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Press release | Health & life sciences | Pharmacology

New isotopic labeling process to speed up candidate drug assessment

​A team of CEA researchers, in collaboration with two laboratories associating INSA Toulouse[1], CNRS and Université Paul Sabatier (Toulouse), has developed a new labeling process that will make it possible to speed up in vivo studies of candidate drugs. This original and pioneering process is based on a reaction mechanism discovered using computer modeling.

The results were published in Angewandte Chemie on August 13, 2015.

Published on 17 August 2015

Currently, less than one "candidate drug[2]" in ten that reaches the stage of clinical trials goes on to be made available on the market. This figure is even lower in the case of candidates for certain central nervous system pathologies. This makes the time-to-market increasingly lengthy and, in particular, implies higher development costs. Now, however, this trend could be reversed thanks to the early identification of the most effective and least harmful candidate drugs by assessing their behavior in vivo (in animals and also in humans) right from the initial stages of development. To achieve this, we need to "stick" a label on such molecules, without altering their nature, which will allow them to be accurately detected and traced within the organism. One technique consists in replacing certain atoms (H, C, F, etc.) of the molecule with their (stable or radioactive) isotopes. This gives us a labeled molecule. Hydrogen (H), present in all organic molecules used in human health science, can be replaced with deuterium (stable) or tritium (radioactive).

One of the major challenges in isotope chemistry is to find a way to synthesize labeled molecules quickly, cheaply and using environment-friendly techniques. Incorporating deuterium or tritium at a defined position on a molecule with pharmacological potential generally requires the use of chemical precursors and there are several stages involved in its construction.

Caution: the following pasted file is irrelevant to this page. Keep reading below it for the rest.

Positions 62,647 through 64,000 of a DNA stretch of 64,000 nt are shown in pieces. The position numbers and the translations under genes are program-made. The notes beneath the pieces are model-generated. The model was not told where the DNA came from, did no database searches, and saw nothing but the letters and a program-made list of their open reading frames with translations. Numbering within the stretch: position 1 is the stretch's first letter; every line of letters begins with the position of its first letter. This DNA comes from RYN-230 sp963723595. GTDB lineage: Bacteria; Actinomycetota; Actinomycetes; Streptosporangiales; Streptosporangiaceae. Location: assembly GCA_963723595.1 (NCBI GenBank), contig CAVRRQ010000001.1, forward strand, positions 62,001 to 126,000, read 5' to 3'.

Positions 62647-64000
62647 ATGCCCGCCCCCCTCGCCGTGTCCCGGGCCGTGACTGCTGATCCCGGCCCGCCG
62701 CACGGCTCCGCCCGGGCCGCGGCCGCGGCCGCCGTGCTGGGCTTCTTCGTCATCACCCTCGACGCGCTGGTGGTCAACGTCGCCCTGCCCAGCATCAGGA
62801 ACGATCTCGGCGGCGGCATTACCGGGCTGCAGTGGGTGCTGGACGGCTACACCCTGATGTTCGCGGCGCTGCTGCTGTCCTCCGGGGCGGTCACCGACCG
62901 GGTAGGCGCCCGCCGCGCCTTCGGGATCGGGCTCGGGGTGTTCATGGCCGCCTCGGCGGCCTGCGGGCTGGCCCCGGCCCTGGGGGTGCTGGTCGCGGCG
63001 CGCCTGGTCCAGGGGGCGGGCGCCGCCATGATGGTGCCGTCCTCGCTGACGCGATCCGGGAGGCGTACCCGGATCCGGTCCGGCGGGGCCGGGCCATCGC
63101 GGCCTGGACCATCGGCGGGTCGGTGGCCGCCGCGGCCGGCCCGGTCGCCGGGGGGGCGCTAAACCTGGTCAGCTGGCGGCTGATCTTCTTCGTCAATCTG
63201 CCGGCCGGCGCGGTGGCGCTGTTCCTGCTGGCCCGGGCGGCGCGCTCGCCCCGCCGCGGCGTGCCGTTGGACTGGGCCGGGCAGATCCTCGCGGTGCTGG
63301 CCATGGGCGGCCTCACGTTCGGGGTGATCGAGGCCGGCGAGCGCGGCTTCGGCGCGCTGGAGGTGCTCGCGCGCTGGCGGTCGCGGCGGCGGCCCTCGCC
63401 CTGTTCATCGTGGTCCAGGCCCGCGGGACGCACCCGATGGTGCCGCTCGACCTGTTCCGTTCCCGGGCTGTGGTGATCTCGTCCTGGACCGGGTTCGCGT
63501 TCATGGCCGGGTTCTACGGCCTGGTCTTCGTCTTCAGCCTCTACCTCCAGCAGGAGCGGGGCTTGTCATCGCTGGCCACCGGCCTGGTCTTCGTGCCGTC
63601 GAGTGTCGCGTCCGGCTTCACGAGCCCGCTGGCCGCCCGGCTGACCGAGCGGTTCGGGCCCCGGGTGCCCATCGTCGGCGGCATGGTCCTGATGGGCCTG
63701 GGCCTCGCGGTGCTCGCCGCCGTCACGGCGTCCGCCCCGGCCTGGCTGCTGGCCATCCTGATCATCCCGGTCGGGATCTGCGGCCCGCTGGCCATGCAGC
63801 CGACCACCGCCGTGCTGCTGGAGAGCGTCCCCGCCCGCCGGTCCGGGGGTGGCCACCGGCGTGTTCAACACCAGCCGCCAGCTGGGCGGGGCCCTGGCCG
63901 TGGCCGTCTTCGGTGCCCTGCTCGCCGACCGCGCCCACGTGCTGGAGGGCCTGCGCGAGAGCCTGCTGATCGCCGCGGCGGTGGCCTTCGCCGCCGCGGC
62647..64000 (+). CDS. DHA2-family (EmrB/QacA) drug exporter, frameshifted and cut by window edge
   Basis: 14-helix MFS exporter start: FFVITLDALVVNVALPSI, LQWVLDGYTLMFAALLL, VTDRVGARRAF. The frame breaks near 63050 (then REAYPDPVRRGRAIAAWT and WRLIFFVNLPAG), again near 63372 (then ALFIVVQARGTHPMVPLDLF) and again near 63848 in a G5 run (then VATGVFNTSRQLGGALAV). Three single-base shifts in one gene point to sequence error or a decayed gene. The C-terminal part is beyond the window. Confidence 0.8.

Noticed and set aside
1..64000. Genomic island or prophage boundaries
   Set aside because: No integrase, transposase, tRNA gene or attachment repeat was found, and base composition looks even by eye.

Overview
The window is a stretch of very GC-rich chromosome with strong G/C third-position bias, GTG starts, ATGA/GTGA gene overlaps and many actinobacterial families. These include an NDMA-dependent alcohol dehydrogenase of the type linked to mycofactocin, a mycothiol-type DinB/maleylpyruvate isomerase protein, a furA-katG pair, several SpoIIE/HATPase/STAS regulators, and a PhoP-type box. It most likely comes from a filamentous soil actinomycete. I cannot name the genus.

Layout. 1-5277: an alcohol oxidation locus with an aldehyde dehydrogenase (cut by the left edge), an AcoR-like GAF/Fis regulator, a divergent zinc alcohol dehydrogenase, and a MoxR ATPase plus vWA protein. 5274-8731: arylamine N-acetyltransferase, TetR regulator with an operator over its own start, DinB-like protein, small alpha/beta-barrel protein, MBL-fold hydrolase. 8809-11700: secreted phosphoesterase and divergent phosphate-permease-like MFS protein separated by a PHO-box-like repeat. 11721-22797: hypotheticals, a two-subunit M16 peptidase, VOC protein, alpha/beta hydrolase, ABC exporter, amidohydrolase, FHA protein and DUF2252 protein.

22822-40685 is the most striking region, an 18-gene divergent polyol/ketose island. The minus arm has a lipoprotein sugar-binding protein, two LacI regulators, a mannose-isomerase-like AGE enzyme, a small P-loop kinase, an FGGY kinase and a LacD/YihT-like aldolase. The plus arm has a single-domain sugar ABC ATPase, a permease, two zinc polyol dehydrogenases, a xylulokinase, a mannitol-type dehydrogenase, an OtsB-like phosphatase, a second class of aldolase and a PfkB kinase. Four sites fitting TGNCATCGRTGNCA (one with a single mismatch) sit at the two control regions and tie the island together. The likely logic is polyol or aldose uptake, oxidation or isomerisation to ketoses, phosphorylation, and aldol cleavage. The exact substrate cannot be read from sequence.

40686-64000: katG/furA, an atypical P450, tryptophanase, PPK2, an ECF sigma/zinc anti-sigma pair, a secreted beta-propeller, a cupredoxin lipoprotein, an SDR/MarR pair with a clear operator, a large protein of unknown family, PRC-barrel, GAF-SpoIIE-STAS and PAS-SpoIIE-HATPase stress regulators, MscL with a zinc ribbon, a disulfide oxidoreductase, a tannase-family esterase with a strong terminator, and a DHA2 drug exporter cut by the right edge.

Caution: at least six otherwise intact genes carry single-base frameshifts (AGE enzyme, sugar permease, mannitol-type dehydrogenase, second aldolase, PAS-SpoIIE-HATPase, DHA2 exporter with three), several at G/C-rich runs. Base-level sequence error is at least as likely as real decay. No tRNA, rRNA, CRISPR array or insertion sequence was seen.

A team from CEA, in collaboration with the Laboratoire de Physique et Chimie de Nano-Objets (CNRS/INSA Toulouse/Université Paul Sabatier) and the Laboratoire de Chimie et Coordination (CNRS) based in Toulouse, has developed a labeling method using "C-H activation"[3]. This method, which can be performed under mild conditions, is therefore applicable to complex and fragile molecules and uses ruthenium nanoparticles with a deuterium-impregnated surface. The researchers worked on the isotopic exchange in a C-H bond, in the case where the carbon atom is chiral, i.e. it has four different groups of atoms bonded to it. A chiral carbon atom cannot be superimposed upon its mirror image (as is the case for our two hands). The huge majority of drugs and potential drug molecules contain this type of carbon. The researchers have successfully demonstrated the exceptional potential of ruthenium nanoparticles with a deuterium-impregnated surface in activating an isotopic exchange on chiral carbon without altering the initial three-dimensional structure of the molecule. Associated with these results, the research teams in Toulouse carried out a computational chemistry[4] study which revealed the extremely novel reaction mechanism involved in this process. This opens up new possibilities in chemistry and biology and paves the way toward new developments in labeling that may be find applications in fundamental research and drug chemistry or even materials chemistry.

In the near future, new nanoparticles will be developed for isotope labeling of various fragile compounds, especially proteins and nucleic acids. As of April 2016, the ISOTOPICS project, funded by the European Commission and aimed at developing new labeling methods to boost therapeutic innovation, will combine the efforts of five research institutes (CEA, CNRS, Oxford University, Karolinska Institute (Sweden) and the University of Liège (Belgium)) and three pharmaceutical firms (UCB-Pharma, AstraZeneca and Sanofi) across five EU countries (France, United Kingdom, Sweden, Germany and Belgium). This project will focus on using the discoveries regarding ruthenium nanoparticles and applying them to the development of new, more effective, safer and more accessible drugs.


[1] Institut National des Sciences Appliquées in Toulouse

[2] A "candidate drug" is a compound (or small molecule) with good therapeutic potential and whose activity and specific characteristics have been tested and optimized.

[3] The so-called "C-H activation" process makes it possible to replace a hydrogen atom bonded to a carbon atom with other atoms. However, this requires reagents which can be complex and expensive as well as extreme reaction conditions that can alter the structure of molecules and, therefore, their chemical and biological properties.

[4] Also known as numerical chemistry or computer chemistry, this is a branch of chemistry and/or physical chemistry which applies the laws of theoretical chemistry used in computer programs to calculate the structures and properties of chemical objects such as molecules, solids, etc.

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